Unlike many other documentaries about Leonardo Da Vinci, Amazing Leonardo explores Da Vinci’s techniques, inventions, and detailed output less than it does what went to make up the man and his life. In taking us through Leonardo’s life journey, the film uses the unusual device of addressing in voiceover the audience in the second person as Leonardo himself. It is at first a little strange, though you soon get used to it. The film also depicts Leonardo — chiefly as a man in his low twenties — chiefly speaking, possibly to us, verbatim from the notes that Da Vinci himself made about his dreams and ambitions, successes and failures, hopes and disappointments, visions and feelings. It’s a remarkable journey. The insight it offers into Da Vinci’s day-to-day work and interactions is, probably by necessity, patchy; but what it lacks there it makes up for in providing a sense of what directed his life.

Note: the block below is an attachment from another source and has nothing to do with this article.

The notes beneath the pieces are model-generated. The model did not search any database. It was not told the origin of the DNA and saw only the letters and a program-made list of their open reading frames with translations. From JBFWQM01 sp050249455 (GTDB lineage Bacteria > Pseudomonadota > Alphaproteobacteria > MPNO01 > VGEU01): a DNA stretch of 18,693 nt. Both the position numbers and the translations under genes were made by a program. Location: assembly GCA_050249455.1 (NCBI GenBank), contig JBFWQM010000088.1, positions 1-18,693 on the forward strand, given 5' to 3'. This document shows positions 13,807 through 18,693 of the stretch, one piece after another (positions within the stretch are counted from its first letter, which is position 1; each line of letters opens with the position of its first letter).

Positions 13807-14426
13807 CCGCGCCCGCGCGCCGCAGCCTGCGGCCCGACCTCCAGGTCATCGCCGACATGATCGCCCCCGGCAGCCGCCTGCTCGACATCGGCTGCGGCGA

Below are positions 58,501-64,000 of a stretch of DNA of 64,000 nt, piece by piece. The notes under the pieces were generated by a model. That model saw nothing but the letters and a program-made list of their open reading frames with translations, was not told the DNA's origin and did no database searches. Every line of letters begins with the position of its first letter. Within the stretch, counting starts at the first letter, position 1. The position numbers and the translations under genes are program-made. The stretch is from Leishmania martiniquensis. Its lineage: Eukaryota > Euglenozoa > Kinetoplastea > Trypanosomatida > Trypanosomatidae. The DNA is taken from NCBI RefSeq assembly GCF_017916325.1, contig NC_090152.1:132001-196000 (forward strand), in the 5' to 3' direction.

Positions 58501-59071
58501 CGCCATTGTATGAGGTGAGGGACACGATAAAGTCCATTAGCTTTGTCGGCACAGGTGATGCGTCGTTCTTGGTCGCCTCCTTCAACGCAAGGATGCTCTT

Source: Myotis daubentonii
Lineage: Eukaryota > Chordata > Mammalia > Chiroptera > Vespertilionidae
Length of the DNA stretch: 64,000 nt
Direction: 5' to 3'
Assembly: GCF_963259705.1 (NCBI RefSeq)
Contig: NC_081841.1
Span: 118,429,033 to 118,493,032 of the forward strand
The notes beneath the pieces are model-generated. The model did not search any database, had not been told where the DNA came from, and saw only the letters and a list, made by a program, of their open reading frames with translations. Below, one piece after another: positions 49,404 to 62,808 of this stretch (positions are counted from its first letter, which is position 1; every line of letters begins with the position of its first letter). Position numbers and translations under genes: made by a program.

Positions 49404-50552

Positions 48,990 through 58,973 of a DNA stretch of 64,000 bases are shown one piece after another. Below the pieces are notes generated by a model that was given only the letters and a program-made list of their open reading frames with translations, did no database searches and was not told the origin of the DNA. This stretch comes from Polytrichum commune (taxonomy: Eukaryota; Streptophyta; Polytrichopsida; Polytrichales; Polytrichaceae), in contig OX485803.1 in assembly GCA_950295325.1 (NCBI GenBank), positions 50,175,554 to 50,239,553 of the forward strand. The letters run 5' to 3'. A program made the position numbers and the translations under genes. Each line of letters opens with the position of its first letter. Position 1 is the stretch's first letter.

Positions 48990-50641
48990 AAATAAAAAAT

The film’s content provides a perspective on Da Vinci that may be new in cinema, but the filmmakers’ remarkable attention to their own artistic technique makes it an especially fulfilling cinema experience, as they make every scene cinematically outstanding and have visually represented aspects of his life in ways that give the artist in us all an internal sigh of contentment. From the titles’ use of mirror-writing (an invention of Da Vinci’s) and of forward motion through an (almost certainly “painted”) series of arches to dramatic interaction of nature with his work output in the closing scenes, the film’s representation of a painstaking genius is itself painstaking, and it pays off in the sense it conveys of visual completeness. The session I attended enjoyed a full house. If you can catch it in a “popular demand” or mainstream session on the big screen, it’s worth seeing.